The Real Deal New York

Overselling NYC: Two EB-5 pioneers face investor backlash

George Olsen, Paul Levinsohn, and their regional center are embroiled in two lawsuits alleging they defrauded more than 100 investors and refused to pay commissions to an overseas migration firm
By David Jeans | July 01, 2018 01:00PM

(Illustration by Isabel Espanol)

Michael Gibson, a Miami investment adviser, was hosting clients at his booth in the Las Vegas Convention Center when he became bothered by two men conducting their own business in his quarters.

Gibson was at the 2009 American Immigration Lawyers Association annual conference to promote his advisory service for the EB-5 “cash-for-visa” program, and his booth was busy with developers and attorneys looking to fund real estate projects with cheap foreign capital.

The two men standing in his space, George Olsen and Paul Levinsohn, had recently launched their own EB-5 firm in New York to manage capital on behalf of overseas investors and were seeking connections to help fund their first projects.

Related: Chinese investors want their money back

“You guys gotta go,” Gibson recalled telling the pair.

Olsen and Levinsohn launched their firm, the New York City Regional Center, 10 years ago with just $300,000. Since then the company has raised over $1.5 billion in foreign capital to fund 21 real estate and infrastructure projects across the city, while securing more than 4,500 green cards for foreigners, according to its website.

Among the 903 regional centers designated by the federal government, as of June 2018, NYCRC is considered one of the most prolific EB-5 conduits in the country.

“You owe it to yourself and your family to select a regional center with a proven track record of success,” Levinsohn says in a video to promote one of the firm’s recent loan agreements — a CityBridge project to replace pay phones with LinkNYC Wi-Fi kiosks.

But the company’s reputation is being tested by two ongoing lawsuits that allege the regional center has defrauded investors and refused to pay an overseas migration firm that sent hundreds of investors to NYCRC.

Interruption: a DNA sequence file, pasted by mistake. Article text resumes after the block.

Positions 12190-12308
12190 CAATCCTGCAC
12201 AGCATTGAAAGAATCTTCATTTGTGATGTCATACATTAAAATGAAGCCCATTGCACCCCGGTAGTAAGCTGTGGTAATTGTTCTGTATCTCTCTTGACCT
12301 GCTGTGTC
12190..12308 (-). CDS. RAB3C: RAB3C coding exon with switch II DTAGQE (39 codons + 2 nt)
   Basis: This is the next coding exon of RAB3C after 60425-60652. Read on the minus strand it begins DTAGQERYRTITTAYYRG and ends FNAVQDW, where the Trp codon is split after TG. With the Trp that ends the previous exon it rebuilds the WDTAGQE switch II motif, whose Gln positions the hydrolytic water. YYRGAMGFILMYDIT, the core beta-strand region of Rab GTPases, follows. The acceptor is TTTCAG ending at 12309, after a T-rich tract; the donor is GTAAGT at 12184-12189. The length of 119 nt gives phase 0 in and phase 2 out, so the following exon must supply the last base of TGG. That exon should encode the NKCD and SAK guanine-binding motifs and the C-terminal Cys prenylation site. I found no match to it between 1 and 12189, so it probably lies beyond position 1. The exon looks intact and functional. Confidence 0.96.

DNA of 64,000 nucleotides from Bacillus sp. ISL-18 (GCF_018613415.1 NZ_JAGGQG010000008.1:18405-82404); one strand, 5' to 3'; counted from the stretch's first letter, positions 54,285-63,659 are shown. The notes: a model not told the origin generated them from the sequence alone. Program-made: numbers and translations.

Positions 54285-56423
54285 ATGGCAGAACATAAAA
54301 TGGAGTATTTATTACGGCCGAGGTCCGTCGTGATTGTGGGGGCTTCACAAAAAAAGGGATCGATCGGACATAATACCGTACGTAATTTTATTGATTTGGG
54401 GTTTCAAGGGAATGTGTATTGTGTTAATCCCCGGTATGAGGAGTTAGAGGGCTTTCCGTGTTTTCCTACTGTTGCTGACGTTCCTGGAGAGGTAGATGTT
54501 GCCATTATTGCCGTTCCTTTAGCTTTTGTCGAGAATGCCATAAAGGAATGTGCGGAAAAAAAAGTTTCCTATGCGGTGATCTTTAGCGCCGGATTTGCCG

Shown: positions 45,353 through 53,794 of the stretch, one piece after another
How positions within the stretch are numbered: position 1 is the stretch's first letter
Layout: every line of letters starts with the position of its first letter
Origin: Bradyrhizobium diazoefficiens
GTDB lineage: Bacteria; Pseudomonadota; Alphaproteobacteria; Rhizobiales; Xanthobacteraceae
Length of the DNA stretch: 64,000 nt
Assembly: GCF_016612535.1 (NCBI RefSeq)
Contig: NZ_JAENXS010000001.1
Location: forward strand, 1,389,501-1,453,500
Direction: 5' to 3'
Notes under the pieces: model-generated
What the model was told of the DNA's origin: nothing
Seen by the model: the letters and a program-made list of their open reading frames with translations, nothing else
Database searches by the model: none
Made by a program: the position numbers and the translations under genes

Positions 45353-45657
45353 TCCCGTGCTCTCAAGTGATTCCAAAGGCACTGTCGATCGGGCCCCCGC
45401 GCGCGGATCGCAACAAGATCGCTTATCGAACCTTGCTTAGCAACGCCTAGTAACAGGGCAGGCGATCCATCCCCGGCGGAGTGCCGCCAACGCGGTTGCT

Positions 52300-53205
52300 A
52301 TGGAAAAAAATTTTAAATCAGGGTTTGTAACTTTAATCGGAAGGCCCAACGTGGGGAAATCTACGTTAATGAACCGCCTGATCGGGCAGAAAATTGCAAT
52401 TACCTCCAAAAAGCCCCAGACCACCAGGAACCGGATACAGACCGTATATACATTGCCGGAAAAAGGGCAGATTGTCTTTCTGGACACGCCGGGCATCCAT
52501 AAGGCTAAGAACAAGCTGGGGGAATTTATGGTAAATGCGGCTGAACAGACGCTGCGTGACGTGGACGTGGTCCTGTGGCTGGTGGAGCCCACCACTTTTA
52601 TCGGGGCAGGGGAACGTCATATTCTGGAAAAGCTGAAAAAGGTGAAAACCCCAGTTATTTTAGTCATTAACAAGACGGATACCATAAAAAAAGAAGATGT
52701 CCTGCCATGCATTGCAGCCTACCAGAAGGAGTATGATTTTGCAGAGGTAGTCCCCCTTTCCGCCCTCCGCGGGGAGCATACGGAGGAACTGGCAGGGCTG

Olsen, Levinsohn and their firm are accused of breaching their fiduciary duty to more than 100 Chinese investors who provided $77 million for a project the regional center continued to market even though the developer had defaulted on its loan repayments. The investors claim NYCRC used their money to fund the project without commitment from the developer and the city, while it received millions in annual fees and interest.

To raise capital for infrastructure improvements around Forest City’s Barclays Center project in 2010, the firm attracted Chinese migration agents with increasingly higher commissions. In an ongoing case brought by one of these agents, the regional center is accused of refusing to pay almost $10 million in commissions for that project and several others.

“They’ve done some things that weren’t the best practice,” Gibson, whose advisory website monitors EB-5 litigation, told The Real Deal. “But they were able to recognize the potential EB-5 had to finance projects that may not have got financing that quickly or cheaply.”

U.S. Citizenship and Immigration Services, which oversees the visa program under the Department of Homeland Security, said in a statement that it does not discuss specific regional centers due to “privacy protections.”

Olsen and Levinsohn declined to respond to a detailed list of questions for this article. In reference to the ongoing lawsuits, a lawyer representing their firm wrote in an email: “It is our position that both cases lack merit and that NYCRC will prevail in the litigations.”

From sticks to bricks

Congress launched the EB-5 program in 1990 to help attract foreign entrepreneurs and stimulate the economy, particularly in areas of low employment and rural communities. In exchange for green cards, foreigners invest between $500,000 and $1 million in enterprises that create at least 10 jobs.